D. Narrowing the scope of competition in a wide range of service, commodity and manufacturing industries


74. 74.Identify the incorrect statement pertaining to the World Wide Web 

A. It makes it much easier for buyers and sellers to find each other
B. Viewed globally, it is emerging as an equaliser
C. It rolls back all of the constraints of location, scale and time zones
D. It allows businesses to expand their global presence at a lower cost than ever before


75. 75.Although the characteristics of the global economy have changed dramatically over the past 30 years, as late as the 1960s all of the following demographic characteristics were true, except 

A. The US dominated the world economy
B. Small, US entrepreneurial firms dominated the international business scene
C. The US dominated the world foreign direct investment picture
D. Roughly half the world was governed by centrally planned economies of the Communist world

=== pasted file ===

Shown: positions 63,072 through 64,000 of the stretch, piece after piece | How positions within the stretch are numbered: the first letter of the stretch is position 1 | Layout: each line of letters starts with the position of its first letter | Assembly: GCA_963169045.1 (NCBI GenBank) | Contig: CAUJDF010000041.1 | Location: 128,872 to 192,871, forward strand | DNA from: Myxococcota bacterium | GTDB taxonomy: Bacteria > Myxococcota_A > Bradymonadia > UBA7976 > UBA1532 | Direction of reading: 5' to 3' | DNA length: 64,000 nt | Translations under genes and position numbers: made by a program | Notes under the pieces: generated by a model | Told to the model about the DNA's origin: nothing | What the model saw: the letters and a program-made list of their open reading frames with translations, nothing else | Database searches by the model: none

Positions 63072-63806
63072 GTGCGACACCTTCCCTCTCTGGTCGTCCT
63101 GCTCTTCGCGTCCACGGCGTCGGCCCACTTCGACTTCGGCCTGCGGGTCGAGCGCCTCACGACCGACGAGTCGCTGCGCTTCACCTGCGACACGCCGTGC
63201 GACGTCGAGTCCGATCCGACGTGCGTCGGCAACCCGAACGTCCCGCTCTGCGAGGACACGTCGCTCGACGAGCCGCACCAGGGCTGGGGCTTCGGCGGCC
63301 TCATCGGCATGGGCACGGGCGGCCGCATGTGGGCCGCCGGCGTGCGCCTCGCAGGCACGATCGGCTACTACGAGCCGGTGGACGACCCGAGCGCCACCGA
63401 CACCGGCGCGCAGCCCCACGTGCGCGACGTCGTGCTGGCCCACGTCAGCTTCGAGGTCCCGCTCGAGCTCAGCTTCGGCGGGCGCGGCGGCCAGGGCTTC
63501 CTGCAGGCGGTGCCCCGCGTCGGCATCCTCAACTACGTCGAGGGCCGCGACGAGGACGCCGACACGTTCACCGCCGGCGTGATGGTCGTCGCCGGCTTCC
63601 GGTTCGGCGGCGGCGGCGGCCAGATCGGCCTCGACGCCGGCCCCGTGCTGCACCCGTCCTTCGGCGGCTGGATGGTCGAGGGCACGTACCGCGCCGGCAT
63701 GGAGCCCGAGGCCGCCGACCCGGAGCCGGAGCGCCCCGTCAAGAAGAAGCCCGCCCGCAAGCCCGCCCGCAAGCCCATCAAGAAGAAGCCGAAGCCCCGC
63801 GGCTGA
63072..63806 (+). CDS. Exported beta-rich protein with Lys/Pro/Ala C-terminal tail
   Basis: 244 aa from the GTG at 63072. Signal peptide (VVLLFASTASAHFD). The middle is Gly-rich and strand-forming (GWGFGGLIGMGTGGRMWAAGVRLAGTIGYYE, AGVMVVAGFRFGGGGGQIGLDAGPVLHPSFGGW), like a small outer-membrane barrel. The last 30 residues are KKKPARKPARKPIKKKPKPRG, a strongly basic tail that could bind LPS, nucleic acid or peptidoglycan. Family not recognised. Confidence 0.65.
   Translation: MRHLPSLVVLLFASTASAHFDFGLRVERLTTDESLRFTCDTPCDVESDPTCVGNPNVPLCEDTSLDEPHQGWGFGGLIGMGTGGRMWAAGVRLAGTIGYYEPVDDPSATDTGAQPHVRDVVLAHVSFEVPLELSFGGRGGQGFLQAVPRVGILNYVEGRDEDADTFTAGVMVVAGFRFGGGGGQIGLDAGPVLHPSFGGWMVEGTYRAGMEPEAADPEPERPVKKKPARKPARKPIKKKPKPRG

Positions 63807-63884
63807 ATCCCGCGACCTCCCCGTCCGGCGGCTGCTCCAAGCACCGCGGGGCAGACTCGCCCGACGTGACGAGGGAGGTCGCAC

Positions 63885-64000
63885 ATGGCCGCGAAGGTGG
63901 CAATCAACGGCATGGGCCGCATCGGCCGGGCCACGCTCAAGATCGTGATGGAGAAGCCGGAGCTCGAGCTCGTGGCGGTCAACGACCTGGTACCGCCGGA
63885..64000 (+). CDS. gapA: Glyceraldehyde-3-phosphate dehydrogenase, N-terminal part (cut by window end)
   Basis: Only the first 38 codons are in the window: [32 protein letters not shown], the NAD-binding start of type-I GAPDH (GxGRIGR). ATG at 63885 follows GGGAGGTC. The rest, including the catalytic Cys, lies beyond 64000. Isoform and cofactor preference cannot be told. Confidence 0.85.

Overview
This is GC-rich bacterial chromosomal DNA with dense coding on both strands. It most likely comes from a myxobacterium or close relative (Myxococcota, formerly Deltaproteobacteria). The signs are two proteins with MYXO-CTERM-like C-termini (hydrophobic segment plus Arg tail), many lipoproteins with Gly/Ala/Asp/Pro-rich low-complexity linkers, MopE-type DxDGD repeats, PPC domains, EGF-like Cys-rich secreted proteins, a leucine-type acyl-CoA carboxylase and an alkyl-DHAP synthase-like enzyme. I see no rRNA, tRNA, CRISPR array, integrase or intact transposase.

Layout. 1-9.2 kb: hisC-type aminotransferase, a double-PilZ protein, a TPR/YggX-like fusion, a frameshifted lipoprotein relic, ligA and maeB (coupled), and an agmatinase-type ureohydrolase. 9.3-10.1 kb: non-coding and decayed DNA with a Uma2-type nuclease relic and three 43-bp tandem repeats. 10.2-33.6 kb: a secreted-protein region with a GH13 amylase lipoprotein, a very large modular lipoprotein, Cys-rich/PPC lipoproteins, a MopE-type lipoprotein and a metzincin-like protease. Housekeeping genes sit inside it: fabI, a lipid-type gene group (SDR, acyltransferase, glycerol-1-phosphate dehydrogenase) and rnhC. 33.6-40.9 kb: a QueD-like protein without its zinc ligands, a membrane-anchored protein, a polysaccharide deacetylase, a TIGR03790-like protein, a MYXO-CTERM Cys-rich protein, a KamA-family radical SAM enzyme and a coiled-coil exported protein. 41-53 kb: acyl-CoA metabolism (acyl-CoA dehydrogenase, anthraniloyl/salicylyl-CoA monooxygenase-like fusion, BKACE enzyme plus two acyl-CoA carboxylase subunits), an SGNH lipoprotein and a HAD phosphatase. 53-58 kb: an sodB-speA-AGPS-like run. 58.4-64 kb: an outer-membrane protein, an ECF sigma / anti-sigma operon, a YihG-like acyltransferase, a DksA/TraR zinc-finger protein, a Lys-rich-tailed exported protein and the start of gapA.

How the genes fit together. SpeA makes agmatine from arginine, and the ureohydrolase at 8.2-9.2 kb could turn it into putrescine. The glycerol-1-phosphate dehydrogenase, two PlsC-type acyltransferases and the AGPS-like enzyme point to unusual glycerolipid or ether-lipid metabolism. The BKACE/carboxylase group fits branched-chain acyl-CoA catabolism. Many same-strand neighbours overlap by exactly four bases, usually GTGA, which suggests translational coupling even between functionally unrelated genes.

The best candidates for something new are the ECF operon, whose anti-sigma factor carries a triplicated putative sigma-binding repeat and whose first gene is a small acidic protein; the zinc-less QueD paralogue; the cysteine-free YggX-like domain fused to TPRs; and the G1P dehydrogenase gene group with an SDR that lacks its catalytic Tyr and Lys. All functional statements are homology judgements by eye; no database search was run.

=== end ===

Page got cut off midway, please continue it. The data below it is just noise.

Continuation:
76. 76.Which of the following statements pertaining to the changing demographics of world GDP and trade from 1963 to 2006 is not true? 

A. As emerging economies continue to grow, a relative decline in the share of world output and world exports accounted for by the US seems unlikely
B. Forecasts predict a rapid rise in the share of world output accounted for by some developing nations
C. A decline in the share enjoyed by rich industrialised countries such as Great Britain, Germany, Japan and the US is likely
D. If current trends continue, the Chinese economy could be larger than that of the US on a purchasing power parity basis


77. 77.Which of the following countries has had the maximum relative decline in its share of world output since 1963? 

A. Canada
B. United States
C. Japan
D. Germany


78. 78.According to World Bank numbers 

A. Developing nations currently account for more than 60 per cent of world economic activity
B. Rich nations currently account for more than 70 per cent of world economic activity
C. Today's rich nations may account for 55 per cent of world economic activity by 2020